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The Kids Left Behind By Incarcerated Parents

By Patrick McCarthy

More than five million U.S. children have had a parent behind bars at some point in their lives. Those parents collectively represent lost workers and contributors to our communities and economy. But more than that, for each of those five million children, that missing parent represents missed bedtime stories, hugs and reassurances of well-being and affection that every kid deserves.

Although substantial reforms are underway to address our over-reliance on mass incarceration, these reforms will take years to turn the tide. At the same time, criminal justice debates often overlook the devastating toll our policies and practices have taken on the children and families left behind — and on their communities. State and local policymakers, courts, correctional systems and community agencies can take several steps right now to help ensure these kids and families have the stability, support and opportunities they need to succeed.

One of the fundamental things that kids lose when a parent is incarcerated is the ability to maintain — or in some cases, even develop — a relationship. Most children with an incarcerated parent are younger than 10. Those early years are when they form bonds that can last a lifetime.

To help preserve these relationships, state policymakers and judges can make prison-location assignments that allow families to maintain contact as much as possible. Prisons can develop visitation policies and places that create more child-friendly environments, in addition to offering courses that bolster parents’ ability to support and nurture their children even while they are incarcerated. The decades-old  Children’s Center at New York’s Bedford Hills Correctional Facility, for example, enables kids to spend more regular time with their parents on weekends and during the summer while local families host them.

Beyond disrupting relationships, incarceration also strips children and their families of critical financial support and stability.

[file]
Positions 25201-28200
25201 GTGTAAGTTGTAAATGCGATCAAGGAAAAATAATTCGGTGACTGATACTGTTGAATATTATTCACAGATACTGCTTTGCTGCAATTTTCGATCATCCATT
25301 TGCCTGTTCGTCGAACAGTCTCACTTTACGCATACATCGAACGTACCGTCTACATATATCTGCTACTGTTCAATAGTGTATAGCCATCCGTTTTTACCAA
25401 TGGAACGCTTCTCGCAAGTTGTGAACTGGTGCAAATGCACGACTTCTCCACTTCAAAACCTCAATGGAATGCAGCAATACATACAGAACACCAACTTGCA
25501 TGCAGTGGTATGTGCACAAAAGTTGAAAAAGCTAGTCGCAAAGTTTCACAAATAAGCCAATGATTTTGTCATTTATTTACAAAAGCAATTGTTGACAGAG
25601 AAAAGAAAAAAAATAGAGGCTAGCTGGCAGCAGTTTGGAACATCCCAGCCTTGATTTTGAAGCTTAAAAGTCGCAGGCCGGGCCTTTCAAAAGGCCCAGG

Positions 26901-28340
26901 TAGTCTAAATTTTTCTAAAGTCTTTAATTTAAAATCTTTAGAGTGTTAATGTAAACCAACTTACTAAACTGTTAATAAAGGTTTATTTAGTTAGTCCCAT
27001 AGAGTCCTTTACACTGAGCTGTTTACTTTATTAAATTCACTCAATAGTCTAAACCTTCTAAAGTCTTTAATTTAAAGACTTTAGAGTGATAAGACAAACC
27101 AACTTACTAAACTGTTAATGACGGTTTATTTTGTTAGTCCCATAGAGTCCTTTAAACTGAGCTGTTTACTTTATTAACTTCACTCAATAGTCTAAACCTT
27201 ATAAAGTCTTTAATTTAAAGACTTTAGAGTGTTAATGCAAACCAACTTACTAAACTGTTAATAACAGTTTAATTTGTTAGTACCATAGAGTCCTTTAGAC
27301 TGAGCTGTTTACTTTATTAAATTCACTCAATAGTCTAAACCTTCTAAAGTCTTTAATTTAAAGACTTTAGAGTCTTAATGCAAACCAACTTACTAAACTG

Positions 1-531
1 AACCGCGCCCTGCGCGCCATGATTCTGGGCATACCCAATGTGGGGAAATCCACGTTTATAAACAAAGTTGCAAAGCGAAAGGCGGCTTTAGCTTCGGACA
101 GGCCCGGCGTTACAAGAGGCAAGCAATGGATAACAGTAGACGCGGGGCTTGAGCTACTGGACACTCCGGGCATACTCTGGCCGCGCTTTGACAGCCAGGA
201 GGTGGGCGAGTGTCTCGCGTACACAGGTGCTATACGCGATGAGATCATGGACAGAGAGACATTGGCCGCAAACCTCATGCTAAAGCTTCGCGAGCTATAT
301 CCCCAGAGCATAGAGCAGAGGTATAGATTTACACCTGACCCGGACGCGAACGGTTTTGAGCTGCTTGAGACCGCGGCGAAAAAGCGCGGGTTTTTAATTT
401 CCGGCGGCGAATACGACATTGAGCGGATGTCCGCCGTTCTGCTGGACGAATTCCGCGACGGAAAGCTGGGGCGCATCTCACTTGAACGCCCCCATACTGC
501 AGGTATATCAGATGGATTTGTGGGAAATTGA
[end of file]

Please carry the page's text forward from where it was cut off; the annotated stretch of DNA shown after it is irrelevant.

Parents serving time were often the primary providers, a role they struggle to resume even after they return home, when their criminal record can become a significant obstacle to employment. And public programs designed to help low-income families remain stable as they work to earn more income — such as the Supplemental Nutrition Assistance Program (SNAP) and Temporary Assistance for Needy Families (TANF) — are off-limits to many individuals with records.

During a parent’s incarceration, states can offer programs through community-based organizations for the parent who remains and for other relatives who step in to care for children, including counseling and financial and legal support. In addition, states should allow families to access SNAP and TANF.

Georgia’s legislature recently voted to join states that have lifted lifetime bans on these benefits for people with felony drug convictions, but 32 states still have full or partial bans. Moderating or completely removing these barriers can enable families to get on a path to stability and, ultimately, economic security.

But to truly foster family stability, parents with records need to be able to secure and keep a good, reliable job. The “ban the box” movement has made encouraging progress in recent years, effectively allowing people’s talents to shine first instead of being eclipsed by their record. About 20 states and hundreds of jurisdictions and businesses have made this policy shift, delaying questions about criminal history until they’ve identified an applicant as the most qualified candidate for a position.

Still, that means that more than 20 states have yet to act. Changing when employers conduct background checks can raise prospects of parents trying to earn a family-supporting income.

Ending our reliance on mass incarceration is a daunting, albeit necessary, step — and one that will likely require years to realize. But the steps we can take today to better support the millions of children sharing in their parents’ sentences are not only feasible but well within the grasp of policymakers, courts and community- and faith-based organizations.

They’re also steps we as a nation can’t afford not to take. The cost of doing nothing has implications for generations to come.

Patrick McCarthy is president and CEO of the Annie E. Casey Foundation, a private philanthropy that creates a brighter future for the nation's children. The Foundation recently released A Shared Sentence: The Devastating Toll of Parental Incarceration on Children, Families and Communities, which features an array of recommendations for addressing the challenges facing children with incarcerated parents. Readers comments are welcome.

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How South Carolina Criminalizes Troubled Youth

By Mishi Faruqee

The video from Spring Valley High School in Columbia, SC is seared in many Americans’ memories.  A school resource officer, working for the Richland County Sheriff’s Department, was seen grabbing a student, flipping her desk over, and dragging her across the classroom.

The October video clip went viral—and eventually led to the termination of the officer, Ben Fields.

Some have defended the officer’s actions, saying the video does not show the whole incident. But in fact, it is just the tip of the iceberg in terms of how the county—and state—treat schoolchildren who present disciplinary problems.